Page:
Scott Strome

Dr. Scott Strome is the Robert Kaplan Executive Dean of the College of Medicine and vice chancellor for clinical affairs at the University of Tennessee Health Science Center.

Altha Stewart

Dr. Altha Stewart is the senior associate dean for Community Health Engagement in the College of Medicine at the University of Tennessee Health Science Center.

Manoj Jain

Dr. Manoj Jain is an epidemiologist and a faculty member at Emory University Rollins School of Public Health. He is an adviser to the administration of Memphis Mayor Jim Strickland on infectious diseases.

Here’s a proven way to prevent the spread of coronavirus

By Updated: May 14, 2020 4:24 PM CT | Published: May 14, 2020 3:08 PM CT Guest Column

News flash! We have a way to prevent the transmission and spread of coronavirus. It’s not some fancy laboratory test. It’s not some new-fangled treatment strategy. It’s the time-tested approach of wearing a mask to prevent infection.


You should wear a face mask, and here’s how to do it


Indeed, if all of us take appropriate precautions, including social distancing (6 feet to be exact), hand washing (at least 10 times a day), and wearing a facial covering such as a mask, we could rapidly open many of our businesses and prevent COVID-19-associated deaths. 

Sadly, the majority among us are not practicing such appropriate and necessary “social hygiene.” From Beale Street to the aisles of several of our large retail stores, many are not honoring the social contract associated with Phase 1 of the reopening.

If we as a community choose not to properly wear face coverings, social distance, and wash our hands, there is no plan that will allow the safe reopening of Memphis.

Properly wearing a mask means placing a breathable barrier over your nose and mouth. Covering just your mouth, removing your mask to talk, wearing it like an accessory around your neck, or carrying it in your handbag or pocket won’t do the trick.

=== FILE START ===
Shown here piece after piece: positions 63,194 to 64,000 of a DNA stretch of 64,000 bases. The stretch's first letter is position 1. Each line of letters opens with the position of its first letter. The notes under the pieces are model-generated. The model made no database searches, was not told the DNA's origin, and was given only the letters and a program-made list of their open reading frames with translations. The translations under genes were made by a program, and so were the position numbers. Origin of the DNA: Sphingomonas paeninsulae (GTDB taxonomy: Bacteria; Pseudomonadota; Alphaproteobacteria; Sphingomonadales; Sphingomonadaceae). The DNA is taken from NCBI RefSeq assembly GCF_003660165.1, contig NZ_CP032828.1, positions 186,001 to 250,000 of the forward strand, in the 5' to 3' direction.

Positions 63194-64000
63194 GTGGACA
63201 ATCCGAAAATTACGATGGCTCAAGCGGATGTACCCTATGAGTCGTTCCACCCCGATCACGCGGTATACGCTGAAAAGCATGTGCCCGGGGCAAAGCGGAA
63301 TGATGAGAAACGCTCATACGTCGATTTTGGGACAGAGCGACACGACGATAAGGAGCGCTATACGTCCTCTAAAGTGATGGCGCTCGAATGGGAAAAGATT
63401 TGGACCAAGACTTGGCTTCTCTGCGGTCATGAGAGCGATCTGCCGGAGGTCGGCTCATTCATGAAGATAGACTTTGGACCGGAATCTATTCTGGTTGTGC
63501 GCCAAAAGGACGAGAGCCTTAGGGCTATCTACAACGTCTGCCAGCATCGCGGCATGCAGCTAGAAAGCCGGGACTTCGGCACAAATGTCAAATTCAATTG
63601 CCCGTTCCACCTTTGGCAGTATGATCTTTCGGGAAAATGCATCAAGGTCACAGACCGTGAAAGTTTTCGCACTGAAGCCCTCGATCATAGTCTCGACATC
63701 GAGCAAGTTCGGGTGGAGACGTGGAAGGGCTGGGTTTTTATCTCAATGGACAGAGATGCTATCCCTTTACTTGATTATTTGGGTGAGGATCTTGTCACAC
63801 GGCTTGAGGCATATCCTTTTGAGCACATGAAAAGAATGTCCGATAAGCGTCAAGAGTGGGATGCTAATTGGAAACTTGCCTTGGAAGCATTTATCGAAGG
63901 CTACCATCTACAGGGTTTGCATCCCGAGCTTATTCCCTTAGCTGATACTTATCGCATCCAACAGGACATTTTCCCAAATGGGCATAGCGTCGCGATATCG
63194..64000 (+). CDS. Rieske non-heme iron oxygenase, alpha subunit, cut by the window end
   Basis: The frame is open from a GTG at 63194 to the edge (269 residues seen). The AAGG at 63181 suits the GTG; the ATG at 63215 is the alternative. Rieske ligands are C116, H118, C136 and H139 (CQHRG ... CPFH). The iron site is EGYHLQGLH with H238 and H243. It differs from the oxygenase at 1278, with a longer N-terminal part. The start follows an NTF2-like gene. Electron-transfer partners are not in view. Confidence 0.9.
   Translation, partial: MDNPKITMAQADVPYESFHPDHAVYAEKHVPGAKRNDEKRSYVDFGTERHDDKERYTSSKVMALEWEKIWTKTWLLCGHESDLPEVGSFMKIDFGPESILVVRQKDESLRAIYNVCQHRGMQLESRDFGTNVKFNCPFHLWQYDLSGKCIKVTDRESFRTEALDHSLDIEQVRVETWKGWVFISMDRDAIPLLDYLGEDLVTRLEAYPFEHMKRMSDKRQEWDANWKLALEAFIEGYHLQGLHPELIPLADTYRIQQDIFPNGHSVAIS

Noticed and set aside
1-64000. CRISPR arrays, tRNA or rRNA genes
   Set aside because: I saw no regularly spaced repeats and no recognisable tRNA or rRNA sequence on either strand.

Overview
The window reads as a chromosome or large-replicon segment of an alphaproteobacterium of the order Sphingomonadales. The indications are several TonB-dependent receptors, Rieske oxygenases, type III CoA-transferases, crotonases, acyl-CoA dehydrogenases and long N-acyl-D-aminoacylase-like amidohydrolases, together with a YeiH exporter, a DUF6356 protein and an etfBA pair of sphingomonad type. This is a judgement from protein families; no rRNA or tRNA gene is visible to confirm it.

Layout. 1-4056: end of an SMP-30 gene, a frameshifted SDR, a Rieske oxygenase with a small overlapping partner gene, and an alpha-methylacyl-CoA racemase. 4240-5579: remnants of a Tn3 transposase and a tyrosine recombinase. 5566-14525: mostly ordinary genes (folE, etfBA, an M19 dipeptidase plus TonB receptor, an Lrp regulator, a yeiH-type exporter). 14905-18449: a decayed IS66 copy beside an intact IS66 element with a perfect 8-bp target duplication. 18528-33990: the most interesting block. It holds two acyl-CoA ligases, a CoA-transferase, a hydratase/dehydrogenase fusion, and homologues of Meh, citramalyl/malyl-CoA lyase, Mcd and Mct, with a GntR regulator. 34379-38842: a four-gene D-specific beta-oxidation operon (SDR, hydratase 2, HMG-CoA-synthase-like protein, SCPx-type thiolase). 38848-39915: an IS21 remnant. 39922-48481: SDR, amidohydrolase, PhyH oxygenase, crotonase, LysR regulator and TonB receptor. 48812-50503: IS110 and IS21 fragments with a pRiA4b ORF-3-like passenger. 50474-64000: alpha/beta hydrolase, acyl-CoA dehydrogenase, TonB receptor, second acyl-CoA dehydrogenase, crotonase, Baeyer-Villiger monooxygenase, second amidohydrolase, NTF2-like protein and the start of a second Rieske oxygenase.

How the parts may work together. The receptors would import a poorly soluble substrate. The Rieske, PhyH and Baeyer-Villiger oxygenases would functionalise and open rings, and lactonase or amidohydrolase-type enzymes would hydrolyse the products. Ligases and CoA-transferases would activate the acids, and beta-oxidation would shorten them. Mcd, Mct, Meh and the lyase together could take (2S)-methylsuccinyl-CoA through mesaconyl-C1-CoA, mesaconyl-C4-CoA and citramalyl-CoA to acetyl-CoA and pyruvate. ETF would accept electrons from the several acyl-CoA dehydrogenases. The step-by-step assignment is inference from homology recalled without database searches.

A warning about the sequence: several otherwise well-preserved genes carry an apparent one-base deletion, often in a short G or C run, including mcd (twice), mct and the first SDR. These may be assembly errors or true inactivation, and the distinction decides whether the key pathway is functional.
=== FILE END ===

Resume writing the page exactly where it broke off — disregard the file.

You must cover your mouth and nose with the mask for it to be effective. Yes, it is annoying. Yes, it causes your glasses to fog. Yes, it makes communication more difficult. And yes, it stops the spread of disease.


Health officer: Both employees and customers must wear masks


But, you argue, I don’t have a mask. But, you argue, wearing a mask makes me look suspicious to authorities and increases the possibility that I may be detained. But, you argue, no one else is wearing a mask, so why should I? None of these statements are truly wrong, nor are they fully right.

What absolutely is true is that all masks provide some protection from virus-bearing droplets released when we speak, breathe or cough. What is true is that we can use the normalized wearing of masks as a catalyst for improved communication and trust. What is true is that the actions of others do not define best strategies for prevention of COVID-19.  

Thus, we ask — no, we plead with you —   wear a mask —  a mask that unlike the masks of old now stands for civic pride, a mask that represents social justice, a mask that is a simple gesture to acknowledge our compassion for the health and welfare of  all members of our community.

Editor’s Note: The Daily Memphian is making our coronavirus coverage accessible to all readers — no subscription needed. Our journalists continue to work around the clock to provide you with the extensive coverage you need; if you can subscribe, please do

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Face Masks coronavirus COVID face coverings COVID-19

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